Four lawmakers — two from the Senate and two from the House of Representatives — introduced a bill April 4 aimed at protecting users' digital privacy.
The bill — put forward by Sen. Ron Wyden, D-Ore.; Sen. Rand Paul, R-Ky.; Rep. Jared Polis, D-Colo.; and Rep. Blake Farenthold, R-Texas — would require government agents to obtain a warrant before searching the data of a "U.S. person." It would also prohibit government officials from delaying or denying people entry into the U.S. if they decline to hand over their passwords, PINs and social media account information.
"The government should not have the right to access your personal electronic devices without probable cause," Polis said, adding that these protections should be in place whether a person was at home, walking down the street or at the border.
"We must make it perfectly clear that our Fourth Amendment protections extend regardless of location," Polis added. The Fourth Amendment protects against unreasonable searches and seizures and requires probable cause for the issue of a warrant.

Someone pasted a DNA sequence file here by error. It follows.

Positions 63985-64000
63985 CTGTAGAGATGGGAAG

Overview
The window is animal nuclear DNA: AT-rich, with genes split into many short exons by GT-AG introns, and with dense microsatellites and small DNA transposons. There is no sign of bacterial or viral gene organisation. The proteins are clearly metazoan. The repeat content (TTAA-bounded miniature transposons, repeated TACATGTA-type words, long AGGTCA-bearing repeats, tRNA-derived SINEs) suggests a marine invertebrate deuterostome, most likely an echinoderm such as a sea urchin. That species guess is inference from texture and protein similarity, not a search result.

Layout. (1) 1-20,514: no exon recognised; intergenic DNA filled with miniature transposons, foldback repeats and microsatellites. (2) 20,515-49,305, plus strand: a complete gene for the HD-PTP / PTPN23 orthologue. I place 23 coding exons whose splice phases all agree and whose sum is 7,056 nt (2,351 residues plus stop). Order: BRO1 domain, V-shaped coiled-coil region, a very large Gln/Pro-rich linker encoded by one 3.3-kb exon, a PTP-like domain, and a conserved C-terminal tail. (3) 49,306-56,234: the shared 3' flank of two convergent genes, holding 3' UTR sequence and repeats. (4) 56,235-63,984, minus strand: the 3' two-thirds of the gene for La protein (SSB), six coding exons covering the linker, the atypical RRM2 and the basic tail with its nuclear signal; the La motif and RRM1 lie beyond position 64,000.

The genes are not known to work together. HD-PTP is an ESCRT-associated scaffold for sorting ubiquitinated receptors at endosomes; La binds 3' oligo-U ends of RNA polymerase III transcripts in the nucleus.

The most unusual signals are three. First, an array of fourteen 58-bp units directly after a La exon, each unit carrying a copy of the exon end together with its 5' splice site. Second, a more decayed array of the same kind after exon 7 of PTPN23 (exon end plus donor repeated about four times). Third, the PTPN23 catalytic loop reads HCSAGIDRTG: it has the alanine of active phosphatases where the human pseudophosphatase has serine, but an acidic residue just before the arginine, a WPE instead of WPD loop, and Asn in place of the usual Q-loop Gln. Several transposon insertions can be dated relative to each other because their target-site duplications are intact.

According to the lawmakers, the bill comes in reaction to reports that law enforcement agencies are increasingly searching U.S. citizens' phones and laptops when they cross the border without suspicion or a warrant.
Following the introduction of the bill, the new media nonprofit Center for Democracy & Technology expressed its support, with CDT's director of the freedom, security, and technology project, Gregory Nojeim saying in a statement: "A border stop shouldn't be an excuse for extreme surveillance such as downloading the entire contents of your phone. This bill would ensure that the government demonstrates a good reason for searches at the border, and that a judge agrees."
Homeland Security Secretary John Kelly previously told Congress that people who visit the U.S. might be required to hand over their social media passwords before entering the country. According to NBC News, Kelly told the House Homeland Security Committee. "If they don't want to cooperate, then you don't come in."